Common Musculoskeletal Tumors of Childhood and Adolescence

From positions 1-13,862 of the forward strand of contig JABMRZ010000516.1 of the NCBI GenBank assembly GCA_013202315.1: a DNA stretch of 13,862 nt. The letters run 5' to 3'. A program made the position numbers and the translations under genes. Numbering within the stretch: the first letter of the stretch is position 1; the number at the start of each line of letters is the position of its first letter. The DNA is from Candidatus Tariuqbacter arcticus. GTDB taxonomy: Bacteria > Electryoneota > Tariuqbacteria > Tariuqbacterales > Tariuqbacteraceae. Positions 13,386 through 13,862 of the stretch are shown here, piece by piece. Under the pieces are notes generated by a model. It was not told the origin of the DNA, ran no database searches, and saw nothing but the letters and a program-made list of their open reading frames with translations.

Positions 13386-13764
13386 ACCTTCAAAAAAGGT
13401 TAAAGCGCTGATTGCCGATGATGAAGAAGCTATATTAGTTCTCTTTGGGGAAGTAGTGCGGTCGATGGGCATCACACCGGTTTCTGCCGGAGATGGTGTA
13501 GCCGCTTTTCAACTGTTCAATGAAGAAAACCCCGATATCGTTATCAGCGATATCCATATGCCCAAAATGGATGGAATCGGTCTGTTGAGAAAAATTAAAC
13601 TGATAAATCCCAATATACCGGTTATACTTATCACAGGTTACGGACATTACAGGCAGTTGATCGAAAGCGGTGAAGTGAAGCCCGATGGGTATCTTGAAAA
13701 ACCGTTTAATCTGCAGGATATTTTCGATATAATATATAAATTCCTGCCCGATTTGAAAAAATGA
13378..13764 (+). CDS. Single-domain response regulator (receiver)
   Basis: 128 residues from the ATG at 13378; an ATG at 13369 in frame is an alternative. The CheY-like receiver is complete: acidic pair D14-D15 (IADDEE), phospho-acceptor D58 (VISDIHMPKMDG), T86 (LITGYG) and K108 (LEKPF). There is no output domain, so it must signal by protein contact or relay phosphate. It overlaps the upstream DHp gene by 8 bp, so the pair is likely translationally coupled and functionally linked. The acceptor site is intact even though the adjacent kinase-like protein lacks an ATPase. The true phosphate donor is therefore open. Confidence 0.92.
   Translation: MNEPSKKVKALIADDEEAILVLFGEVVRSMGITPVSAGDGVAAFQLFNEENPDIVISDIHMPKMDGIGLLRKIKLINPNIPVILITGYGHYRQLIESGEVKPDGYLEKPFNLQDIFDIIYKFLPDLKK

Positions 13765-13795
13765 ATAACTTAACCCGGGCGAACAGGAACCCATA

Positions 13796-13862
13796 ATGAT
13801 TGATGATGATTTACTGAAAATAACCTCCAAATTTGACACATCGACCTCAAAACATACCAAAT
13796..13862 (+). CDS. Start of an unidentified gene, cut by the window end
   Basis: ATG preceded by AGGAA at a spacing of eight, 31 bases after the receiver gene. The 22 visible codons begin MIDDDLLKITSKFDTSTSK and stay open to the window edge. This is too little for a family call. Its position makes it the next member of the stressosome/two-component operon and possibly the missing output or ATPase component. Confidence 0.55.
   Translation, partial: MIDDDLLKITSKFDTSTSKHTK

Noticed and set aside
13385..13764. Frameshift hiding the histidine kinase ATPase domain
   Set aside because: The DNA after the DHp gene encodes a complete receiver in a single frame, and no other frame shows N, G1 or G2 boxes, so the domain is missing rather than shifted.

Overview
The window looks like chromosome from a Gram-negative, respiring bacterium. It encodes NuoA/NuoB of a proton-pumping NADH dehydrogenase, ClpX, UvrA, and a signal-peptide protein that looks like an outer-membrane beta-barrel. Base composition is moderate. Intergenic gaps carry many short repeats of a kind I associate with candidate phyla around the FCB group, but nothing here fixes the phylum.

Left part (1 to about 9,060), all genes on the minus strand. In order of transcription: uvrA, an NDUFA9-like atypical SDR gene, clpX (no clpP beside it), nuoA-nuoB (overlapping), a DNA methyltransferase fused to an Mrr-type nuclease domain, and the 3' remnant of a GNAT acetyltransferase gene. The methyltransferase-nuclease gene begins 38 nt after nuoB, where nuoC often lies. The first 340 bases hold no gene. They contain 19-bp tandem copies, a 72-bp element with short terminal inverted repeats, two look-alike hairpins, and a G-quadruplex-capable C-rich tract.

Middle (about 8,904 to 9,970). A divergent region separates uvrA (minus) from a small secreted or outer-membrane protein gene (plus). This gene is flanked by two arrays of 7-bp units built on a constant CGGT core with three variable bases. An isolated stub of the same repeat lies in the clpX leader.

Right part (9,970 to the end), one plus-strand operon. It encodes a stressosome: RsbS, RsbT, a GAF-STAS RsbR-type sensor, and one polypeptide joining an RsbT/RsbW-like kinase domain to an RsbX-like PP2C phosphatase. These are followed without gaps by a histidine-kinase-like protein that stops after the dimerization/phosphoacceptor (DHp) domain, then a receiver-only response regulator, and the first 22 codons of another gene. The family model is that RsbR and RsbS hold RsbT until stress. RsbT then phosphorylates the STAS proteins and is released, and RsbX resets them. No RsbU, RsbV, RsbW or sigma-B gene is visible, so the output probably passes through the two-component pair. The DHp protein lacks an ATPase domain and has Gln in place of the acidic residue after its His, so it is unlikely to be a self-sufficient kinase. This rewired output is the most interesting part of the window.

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Osteosarcoma, Ewing sarcoma, and rhabdomyosarcoma are the most common malignant musculoskeletal tumors in children and adolescents. Today, most patients can be cured. Numerous factors have contributed to improved outcome for these patients over the past several decades. These include multidisciplinary care involving oncologists, radiation oncologists, surgeons, pathologists, and radiologists and enrollment of patients in clinical trials. Better understanding of molecular mechanisms of disease have resulted in studies using molecular targets in addition to standard chemotherapeutic agents, which hopefully will lead to better outcomes in the future. Moreover, new orthopedic techniques and devices as well as new technologies in radiation oncology hold promise for better local control of primary tumors and the potential for fewer late adverse effects. Despite this progress, patients must undergo lifelong follow-up for possible late effects of intense chemotherapy and radiation therapy. We review the diagnosis, prognosis, staging, multidisciplinary therapy, new directions in therapy, and long-term complications of treatment for these tumors. For this review, we searched MEDLINE using the terms rhabdomyosarcoma, osteosarcoma, Ewing sarcoma, biology, and humans and limited the search to articles from 2000 to September 2011. Additional references found in these articles were utilized as appropriate, as well as references from the background information in current therapeutic studies of the Children's Oncology Group. The same database and time frame were searched for articles written by leading authorities in the field.[]

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